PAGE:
Five billion people across the world don’t have internet access, and that is a problem Cliff Missen, director of the WiderNet Project and a UNC professor, is trying to solve.
The WiderNet Project works to deliver educational resources and training to underprivileged individuals and communities across the globe to improve their involvement in the digital world.
"The name WiderNet is based on 'casting a wider net,'" said Missen, who is a professor in UNC's School of Information and Library Science.
Missen and Michael McNulty founded the project in 2000, according to WiderNet's website. Missen first came up with the idea for the WiderNet Project in 1999 while in Nigeria on a Fulbright Scholarship and trying to overcome the frustration caused by teaching without internet access.
When he returned to the University of Iowa, Missen worked with McNulty to found the WiderNet Project.
So far, 3 million citizens from as close as Durham to as far as North Korea have obtained access to information through the project.
The resources are delivered using the eGranary Digital Library, which Missen said is also known as “the Internet in a Box.” The eGranary is a 3 TB hard drive with 32 million resources on it that don't require internet access, gathered from both contributors and public domain sources.
A single eGranary can serve thousands of patrons when connected to wired or wireless local area networks, making it a valuable resource for universities in areas with slow or nonexistent internet access.
Creating a database isn’t without difficulties. The willingness of website owners and journal publishers to contribute their information varies widely.
The communities that benefit from the information can provide feedback, as well as add their own material to local eGranaries.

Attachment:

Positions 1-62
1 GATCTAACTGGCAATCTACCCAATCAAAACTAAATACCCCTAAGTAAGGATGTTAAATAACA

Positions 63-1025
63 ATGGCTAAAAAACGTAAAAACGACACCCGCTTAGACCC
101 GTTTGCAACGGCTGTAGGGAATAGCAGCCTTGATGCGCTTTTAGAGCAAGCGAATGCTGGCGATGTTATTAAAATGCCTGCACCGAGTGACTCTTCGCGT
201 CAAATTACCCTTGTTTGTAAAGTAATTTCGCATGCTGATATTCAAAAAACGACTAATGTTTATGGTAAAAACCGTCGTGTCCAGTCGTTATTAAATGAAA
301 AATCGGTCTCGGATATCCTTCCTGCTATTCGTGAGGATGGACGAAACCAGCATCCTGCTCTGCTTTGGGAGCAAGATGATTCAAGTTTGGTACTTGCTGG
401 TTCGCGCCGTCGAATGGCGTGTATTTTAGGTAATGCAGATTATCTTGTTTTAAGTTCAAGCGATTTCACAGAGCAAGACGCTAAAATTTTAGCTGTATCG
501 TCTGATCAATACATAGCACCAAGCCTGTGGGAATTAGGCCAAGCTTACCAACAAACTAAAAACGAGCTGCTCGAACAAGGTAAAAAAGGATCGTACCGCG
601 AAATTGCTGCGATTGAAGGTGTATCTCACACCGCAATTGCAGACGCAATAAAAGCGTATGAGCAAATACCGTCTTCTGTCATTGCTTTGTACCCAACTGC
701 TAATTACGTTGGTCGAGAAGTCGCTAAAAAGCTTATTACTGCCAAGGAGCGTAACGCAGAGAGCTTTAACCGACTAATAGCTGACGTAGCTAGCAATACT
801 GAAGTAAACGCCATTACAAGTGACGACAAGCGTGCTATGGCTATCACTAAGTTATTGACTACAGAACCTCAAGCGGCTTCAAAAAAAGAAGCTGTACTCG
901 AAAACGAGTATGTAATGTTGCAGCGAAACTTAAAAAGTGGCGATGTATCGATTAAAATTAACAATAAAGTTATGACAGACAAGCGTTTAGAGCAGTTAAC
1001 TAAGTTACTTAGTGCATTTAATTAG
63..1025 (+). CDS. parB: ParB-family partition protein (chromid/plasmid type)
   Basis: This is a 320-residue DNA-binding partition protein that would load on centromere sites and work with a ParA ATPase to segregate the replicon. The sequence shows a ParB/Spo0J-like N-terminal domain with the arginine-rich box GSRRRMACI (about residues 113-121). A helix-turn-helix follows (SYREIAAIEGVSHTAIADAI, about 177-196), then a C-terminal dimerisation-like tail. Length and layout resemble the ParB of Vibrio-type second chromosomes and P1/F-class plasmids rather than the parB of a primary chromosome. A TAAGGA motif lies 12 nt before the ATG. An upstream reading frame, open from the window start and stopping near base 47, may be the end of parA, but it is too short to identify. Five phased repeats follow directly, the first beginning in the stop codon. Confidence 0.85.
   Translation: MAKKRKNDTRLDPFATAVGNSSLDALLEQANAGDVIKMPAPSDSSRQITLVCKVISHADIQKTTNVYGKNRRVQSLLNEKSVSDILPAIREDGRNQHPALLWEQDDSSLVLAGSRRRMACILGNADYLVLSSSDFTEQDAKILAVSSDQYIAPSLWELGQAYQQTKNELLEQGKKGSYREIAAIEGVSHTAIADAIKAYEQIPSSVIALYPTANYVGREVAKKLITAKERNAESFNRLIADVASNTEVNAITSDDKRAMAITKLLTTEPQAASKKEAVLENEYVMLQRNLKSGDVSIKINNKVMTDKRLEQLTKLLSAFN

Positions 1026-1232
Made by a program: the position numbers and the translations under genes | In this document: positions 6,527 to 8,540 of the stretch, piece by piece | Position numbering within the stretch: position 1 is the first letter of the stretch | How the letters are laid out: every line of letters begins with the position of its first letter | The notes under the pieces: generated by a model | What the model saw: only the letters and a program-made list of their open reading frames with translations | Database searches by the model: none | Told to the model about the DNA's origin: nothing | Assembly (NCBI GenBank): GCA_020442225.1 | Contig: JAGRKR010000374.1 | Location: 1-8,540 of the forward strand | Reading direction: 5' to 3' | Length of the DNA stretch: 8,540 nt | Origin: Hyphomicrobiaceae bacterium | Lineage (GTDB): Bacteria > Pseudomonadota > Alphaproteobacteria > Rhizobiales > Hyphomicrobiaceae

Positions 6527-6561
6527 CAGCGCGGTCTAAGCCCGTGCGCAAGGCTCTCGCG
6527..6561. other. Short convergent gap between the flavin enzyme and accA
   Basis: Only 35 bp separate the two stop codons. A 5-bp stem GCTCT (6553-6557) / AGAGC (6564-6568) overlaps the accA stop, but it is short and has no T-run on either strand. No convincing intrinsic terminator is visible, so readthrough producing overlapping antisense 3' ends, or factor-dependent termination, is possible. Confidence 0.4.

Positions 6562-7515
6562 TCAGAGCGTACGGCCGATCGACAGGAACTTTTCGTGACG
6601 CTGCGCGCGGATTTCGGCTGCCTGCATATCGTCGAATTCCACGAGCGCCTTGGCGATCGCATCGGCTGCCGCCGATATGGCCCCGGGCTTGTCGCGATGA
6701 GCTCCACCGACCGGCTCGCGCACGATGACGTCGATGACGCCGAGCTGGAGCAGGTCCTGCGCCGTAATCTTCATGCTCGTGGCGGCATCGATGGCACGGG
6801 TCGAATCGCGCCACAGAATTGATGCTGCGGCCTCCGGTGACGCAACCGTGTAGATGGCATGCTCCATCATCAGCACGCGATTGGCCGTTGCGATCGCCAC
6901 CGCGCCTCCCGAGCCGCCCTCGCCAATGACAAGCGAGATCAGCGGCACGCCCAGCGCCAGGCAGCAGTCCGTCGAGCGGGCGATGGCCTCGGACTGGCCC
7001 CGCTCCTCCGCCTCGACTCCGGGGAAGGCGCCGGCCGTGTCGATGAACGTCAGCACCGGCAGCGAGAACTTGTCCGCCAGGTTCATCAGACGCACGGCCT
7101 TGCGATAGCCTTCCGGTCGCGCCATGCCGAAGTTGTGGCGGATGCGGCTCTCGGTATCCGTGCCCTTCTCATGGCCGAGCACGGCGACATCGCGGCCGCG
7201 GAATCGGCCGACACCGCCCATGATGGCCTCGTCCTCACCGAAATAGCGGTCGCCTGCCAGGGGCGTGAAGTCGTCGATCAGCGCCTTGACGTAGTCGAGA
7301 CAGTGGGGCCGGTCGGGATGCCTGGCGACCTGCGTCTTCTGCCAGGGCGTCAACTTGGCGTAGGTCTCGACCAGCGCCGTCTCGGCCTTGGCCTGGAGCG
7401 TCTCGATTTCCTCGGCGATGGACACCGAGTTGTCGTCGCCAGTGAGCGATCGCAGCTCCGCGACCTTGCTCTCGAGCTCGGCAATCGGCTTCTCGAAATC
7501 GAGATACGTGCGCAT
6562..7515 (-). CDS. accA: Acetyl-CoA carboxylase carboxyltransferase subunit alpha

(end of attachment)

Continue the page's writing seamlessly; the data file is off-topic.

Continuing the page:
“We have someone in Ethiopia right now who’s teaching young women how to program, and this group is using material out of the eGranary to do that, and they tell us what they need," Missen said. "So we’ve put together a special collection for them called ‘Girls Can Code.'"
First-year Connor Luckey-Smith works as a WiderNet database programmer.
“I've learned a lot about what goes into providing access to internet resources for areas that can't afford traditional methods,” Luckey-Smith said.
Esther Chun, who works with WiderNet’s publicity, started working with the program as a work study student, and she chose to continue even after her work study ended.
“I really believe in the message that they stand for," she said. "Information is something that we take for granted, and it should be available to everyone.”
Working with WiderNet isn’t an opportunity limited by major or experience.
For students not involved in work study, a information and library science course called “Going the Last Mile” gives interested students a chance to work with the WiderNet project and investigate the economic and infrastructural barriers to information in developing nations.
“Anybody from any discipline could do some work here,” Missen said.
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